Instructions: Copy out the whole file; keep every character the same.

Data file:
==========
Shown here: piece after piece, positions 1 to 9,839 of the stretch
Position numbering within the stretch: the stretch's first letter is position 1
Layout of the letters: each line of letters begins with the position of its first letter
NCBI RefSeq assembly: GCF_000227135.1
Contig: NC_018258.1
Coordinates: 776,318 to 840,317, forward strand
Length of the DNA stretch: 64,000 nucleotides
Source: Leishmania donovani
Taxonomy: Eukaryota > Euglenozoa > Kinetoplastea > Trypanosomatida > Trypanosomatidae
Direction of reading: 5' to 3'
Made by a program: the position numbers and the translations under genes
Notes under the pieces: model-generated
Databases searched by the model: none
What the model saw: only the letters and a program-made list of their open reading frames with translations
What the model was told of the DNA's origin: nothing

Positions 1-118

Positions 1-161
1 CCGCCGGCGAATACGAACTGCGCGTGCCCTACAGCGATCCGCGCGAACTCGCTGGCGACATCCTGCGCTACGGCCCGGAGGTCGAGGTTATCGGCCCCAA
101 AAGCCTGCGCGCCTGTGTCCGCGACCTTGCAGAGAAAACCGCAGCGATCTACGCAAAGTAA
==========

Shown here: piece after piece, positions 1 to 9,839 of the stretch
Position numbering within the stretch: the stretch's first letter is position 1
Layout of the letters: each line of letters begins with the position of its first letter
NCBI RefSeq assembly: GCF_000227135.1
Contig: NC_018258.1
Coordinates: 776,318 to 840,317, forward strand
Length of the DNA stretch: 64,000 nucleotides
Source: Leishmania donovani
Taxonomy: Eukaryota > Euglenozoa > Kinetoplastea > Trypanosomatida > Trypanosomatidae
Direction of reading: 5' to 3'
Made by a program: the position numbers and the translations under genes
Notes under the pieces: model-generated
Databases searched by the model: none
What the model saw: only the letters and a program-made list of their open reading frames with translations
What the model was told of the DNA's origin: nothing

Positions 1-118

Positions 1-161
1 CCGCCGGCGAATACGAACTGCGCGTGCCCTACAGCGATCCGCGCGAACTCGCTGGCGACATCCTGCGCTACGGCCCGGAGGTCGAGGTTATCGGCCCCAA
101 AAGCCTGCGCGCCTGTGTCCGCGACCTTGCAGAGAAAACCGCAGCGATCTACGCAAAGTAA